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What you need to know about selling an inherited property

By Anthony Irving  //  Thu 27th August 2020
Inheritance tax, at a rate of 40%, must be paid on estates of more than £325,000 - this threshold increases to £500,000 if the estate is left to the deceased’s children or grandchildren. There is no inheritance tax to pay if left to a spouse or civil partner.
From wills and probate to inheritance tax, we look at what you need to know before your property goe
A death in the family and selling a house are both up there with the most stressful life events you can experience. So, it’s no surprise that selling a house you’ve inherited - possibly the family home you grew up in - can be emotionally draining.

While selling an inheritance is much like any other house sale, there are additional legal aspects to consider. From wills and probate to inheritance tax, we look at what you need to know before your property goes on the market.

Make sure you read the will

If the person who has died left a will, it will lay out the name of the executor (the person in charge of making sure the last wishes are carried out) and the beneficiaries (the people who will benefit from the estate). If the property has been left to more than one person - you and your siblings, for example, deciding whether to sell could be less straightforward.

Apply for probate

After someone has died, the first step in organising their estate is to apply for a grant of probate from the Probate Registry. If the person left a will, the executor needs to make the application. If they didn’t, their spouse, civil partner or adult child can apply to administer the estate and apply for probate. There is advice about how to do this on the government website.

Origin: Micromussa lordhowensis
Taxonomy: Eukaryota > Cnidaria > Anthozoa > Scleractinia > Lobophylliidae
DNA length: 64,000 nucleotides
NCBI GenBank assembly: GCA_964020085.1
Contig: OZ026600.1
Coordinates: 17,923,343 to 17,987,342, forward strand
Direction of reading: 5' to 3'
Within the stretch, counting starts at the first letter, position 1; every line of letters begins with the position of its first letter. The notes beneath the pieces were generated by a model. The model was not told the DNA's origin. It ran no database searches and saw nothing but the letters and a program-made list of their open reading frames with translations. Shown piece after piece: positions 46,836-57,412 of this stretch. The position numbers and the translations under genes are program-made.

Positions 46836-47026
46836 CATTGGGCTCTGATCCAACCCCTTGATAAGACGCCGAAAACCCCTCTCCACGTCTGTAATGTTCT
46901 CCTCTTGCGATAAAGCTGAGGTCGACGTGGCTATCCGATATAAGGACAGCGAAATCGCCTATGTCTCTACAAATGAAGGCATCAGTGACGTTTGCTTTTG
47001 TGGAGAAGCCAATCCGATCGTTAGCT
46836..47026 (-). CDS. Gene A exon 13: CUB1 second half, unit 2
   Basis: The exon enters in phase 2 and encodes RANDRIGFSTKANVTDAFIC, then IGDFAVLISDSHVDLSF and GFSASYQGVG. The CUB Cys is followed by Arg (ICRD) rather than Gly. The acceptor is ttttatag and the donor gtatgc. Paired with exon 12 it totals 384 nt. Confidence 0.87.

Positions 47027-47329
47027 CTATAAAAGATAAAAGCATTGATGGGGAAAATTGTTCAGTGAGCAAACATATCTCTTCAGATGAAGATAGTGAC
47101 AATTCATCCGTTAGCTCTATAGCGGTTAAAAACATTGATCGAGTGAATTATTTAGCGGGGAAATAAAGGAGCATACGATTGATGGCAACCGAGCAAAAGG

Once probate has been granted, the executor has the legal authority to act on behalf of the deceased, and get access to bank accounts, investments, and property so it can be distributed among beneficiaries. It usually takes six to eight weeks for probate to be granted.

Consult the experts

You can apply for probate yourself using an online form on the government website or you can get a solicitor to act on your behalf. While the process is a simple one, using a solicitor can minimise your paperwork and help you avoid the pitfalls of dealing with family members.

Understand the tax implications

Inheritance tax, at a rate of 40%, must be paid on estates of more than £325,000 - this threshold increases to £500,000 if the estate is left to the deceased’s children or grandchildren. There is no inheritance tax to pay if left to a spouse or civil partner. If you inherit a property, then sell it at a later date, you may have to pay capital gains tax on the increase in value while you owned it.

Get the property ready for sale

You should consider some renovations to modernise the place and make it more appealing to buyers. If you don’t have the budget for extensive works, at least have a good clear out. Remove any furniture and dated fittings and repaint the property in neutral colours, making sure you’re letting in the maximum natural light. It is sometimes worth replacing carpets with wooden flooring and make sure you spruce up the exterior of the property too.

Read more about this story on the Property Reporter website.

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